- What is the right wheel size?
The bike’s overall height must also be at par with your child’s. If the wheels are more substantial, it would be harder for the child to get on the bike. Wider tires are also more grounded and offer a tighter grip for a safer ride. The ideal diameter for this age group is 14 to 16 inches. Their feet should still be able to reach the ground, especially if they are just starting to ride pedal bikes. They will feel safer and more independent when they are in control from the get-go.
- Are brakes important?
The answer to that is a resounding YES. The brakes are the safety net of every bike, and different types have their pros and cons. Handbrakes are typically the better choice because they are more efficient. However, not all are of good quality, hence they will require proper maintenance. Some low-end bikes have handbrakes that are cheaply made, so make sure that you’re looking into a good bike shop. Other types are the back-pedal brakes or coaster brakes that don’t require maintenance but are challenging to use for beginner riders who just transitioned to pedal bikes. This type of brakes tends to slow down the learning process and may cause injuries along the way.
- Where and how often will the bike be used?
There are many types of bikes because of the different kinds of riders. There are various brands and models for various purposes. Some bikes are best for beginners and are more likely to be used on weekends for practice. Others are more likely to be used daily, especially if your child rides her bicycle instead of the bus when going to school. She may also ride her vehicle around the neighborhood to visit friends.
Nevertheless, whatever type of bike you get for your little girl, it must be something that she will always use and will enjoy using.
- What’s the best color to pick?
It all boils down to the preference of the child. Girls typically like bright or soft colors, and, sometimes, there has to be some graphics on the body, too. Some would want a specific character on their bikes. Some girls will not even mind darker colors as long as she’s able to ride the bike.
While the color and design are the tips of the iceberg, never forget the most crucial aspect. Her safety should always be the top priority, thus the bike must meet all the requirements of a vehicle that is suitable for everyday use by a child of her age range.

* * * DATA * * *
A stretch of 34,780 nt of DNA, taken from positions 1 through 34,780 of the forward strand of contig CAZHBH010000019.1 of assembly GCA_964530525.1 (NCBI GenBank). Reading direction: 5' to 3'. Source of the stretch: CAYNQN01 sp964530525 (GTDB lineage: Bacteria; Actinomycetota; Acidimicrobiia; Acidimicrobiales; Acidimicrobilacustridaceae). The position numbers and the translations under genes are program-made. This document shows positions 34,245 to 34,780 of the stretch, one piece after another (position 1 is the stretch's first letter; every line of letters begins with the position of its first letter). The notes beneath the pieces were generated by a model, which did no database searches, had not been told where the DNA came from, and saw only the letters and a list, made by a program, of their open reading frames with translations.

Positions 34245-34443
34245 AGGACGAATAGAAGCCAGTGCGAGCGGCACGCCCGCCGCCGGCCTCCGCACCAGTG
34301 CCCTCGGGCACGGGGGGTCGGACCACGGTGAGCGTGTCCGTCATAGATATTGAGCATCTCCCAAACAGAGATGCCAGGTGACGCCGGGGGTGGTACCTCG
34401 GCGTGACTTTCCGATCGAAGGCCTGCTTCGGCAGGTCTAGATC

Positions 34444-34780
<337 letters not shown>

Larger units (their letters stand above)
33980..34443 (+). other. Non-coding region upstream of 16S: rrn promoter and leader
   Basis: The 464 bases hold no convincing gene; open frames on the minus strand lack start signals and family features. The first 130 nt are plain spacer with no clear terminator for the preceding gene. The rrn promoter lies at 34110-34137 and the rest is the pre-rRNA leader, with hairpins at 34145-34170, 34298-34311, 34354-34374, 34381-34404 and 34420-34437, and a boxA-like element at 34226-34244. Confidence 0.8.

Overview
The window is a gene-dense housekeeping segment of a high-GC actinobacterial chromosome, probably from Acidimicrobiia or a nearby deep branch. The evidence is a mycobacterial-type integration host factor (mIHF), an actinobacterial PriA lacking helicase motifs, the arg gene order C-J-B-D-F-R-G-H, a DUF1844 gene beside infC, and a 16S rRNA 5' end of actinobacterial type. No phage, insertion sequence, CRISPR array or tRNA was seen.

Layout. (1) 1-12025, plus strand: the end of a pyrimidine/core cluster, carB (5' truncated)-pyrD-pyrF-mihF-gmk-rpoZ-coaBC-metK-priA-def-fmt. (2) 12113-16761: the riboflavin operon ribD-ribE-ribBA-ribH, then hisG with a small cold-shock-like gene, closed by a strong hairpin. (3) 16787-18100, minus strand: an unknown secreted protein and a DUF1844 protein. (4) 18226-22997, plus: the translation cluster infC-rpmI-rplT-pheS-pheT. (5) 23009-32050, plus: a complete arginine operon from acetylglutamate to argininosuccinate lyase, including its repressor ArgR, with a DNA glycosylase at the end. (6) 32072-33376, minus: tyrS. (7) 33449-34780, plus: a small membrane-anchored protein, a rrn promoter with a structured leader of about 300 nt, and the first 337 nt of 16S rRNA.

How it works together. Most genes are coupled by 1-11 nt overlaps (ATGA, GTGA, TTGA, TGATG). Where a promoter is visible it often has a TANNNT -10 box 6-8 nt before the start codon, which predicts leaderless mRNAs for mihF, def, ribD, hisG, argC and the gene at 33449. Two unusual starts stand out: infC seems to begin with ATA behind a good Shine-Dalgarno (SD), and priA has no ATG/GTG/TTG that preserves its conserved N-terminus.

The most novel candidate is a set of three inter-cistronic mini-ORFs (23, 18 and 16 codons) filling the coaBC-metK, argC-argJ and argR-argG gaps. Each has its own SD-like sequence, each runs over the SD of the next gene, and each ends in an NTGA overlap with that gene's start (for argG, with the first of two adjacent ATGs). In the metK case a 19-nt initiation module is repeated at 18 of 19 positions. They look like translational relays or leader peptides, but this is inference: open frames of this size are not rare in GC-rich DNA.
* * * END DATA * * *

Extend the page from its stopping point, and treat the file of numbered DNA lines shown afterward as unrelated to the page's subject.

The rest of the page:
- Low-end or high-end?
Prices for children’s bikes for 3- to 8-year-olds range from $80 to $200. That doesn’t include protective gear like helmets and pads. Everyone knows that high-quality is typically synonymous to expensive. The same can be said with bikes, especially if you’re looking for one with the best features. Most high-end bicycles have better frames, and have components with guaranteed safety measures. Well-known brands with the best components may range from $300 to $900. You can spend on low-end bicycles, but you need to be reminded that some manufacturers are not putting as much effort into better bike designs for kids. But, this doesn’t erase the fact that there are also cheap bicycles that give their more expensive counterparts a run for their money.
- Online or physical store?
Online shopping may be at an all-time high right now, however, when shopping for a bike, it is still better for you to see the product up close rather than view them on a shopping website.
If you’re a parent buying a bike for the first time, you’ll need the assistance of trained bicycle mechanics or technicians. They can offer a lot of advice on purchasing the best bike for your child.
If you can’t find the time to visit a physical bike shop anytime soon, then you may go online for the time being and search for the website of a reputable bike brand that has a store near your location. Such a platform must show you the brand’s various bike models, as well as the available components and accessories. After weighing the pros and cons of your options, you can take your pick. The moment you visit the store, you already know what model to ask the sales assistant.
Extra Precautions For Child Safety
The National Safety Council recommends biking as one of the ways to enjoy a healthy lifestyle while contributing to the environment. However, bikers of all ages can still come across various dangers along the road. Because children are still oblivious to traffic safety, they must always be accompanied by an adult, especially when they are still beginners at biking.
It’s also the appropriate time to start teaching your child about the basics of road safety. Make it clear to your little girl that wearing the right gear, such as a Consumer Product Safety Commission (CPSC)-approved helmet, elbow pads, knee pads, and gloves, will help her avoid getting hurt. You can also educate your child to better take care of her bike because some parts may suddenly break out of carelessness.
Finally, have your child’s bike checked by a mechanic periodically to make sure that the components are properly working and are in place.
Finding the right bike may take time, especially if you’re the kind of parent or guardian who doesn’t skimp on the details. Do some research and read reviews on bike brands that could serve your child well in the long run. Keep in mind that there are no differences between bikes for boys and girls. The most vital of all is to make sure that the bike meets all the safety requirements. It should also possess all the necessary certifications. Whether you choose to shop online or go to a physical store, make sure that it can provide you with the best bike for your child for your peace of mind.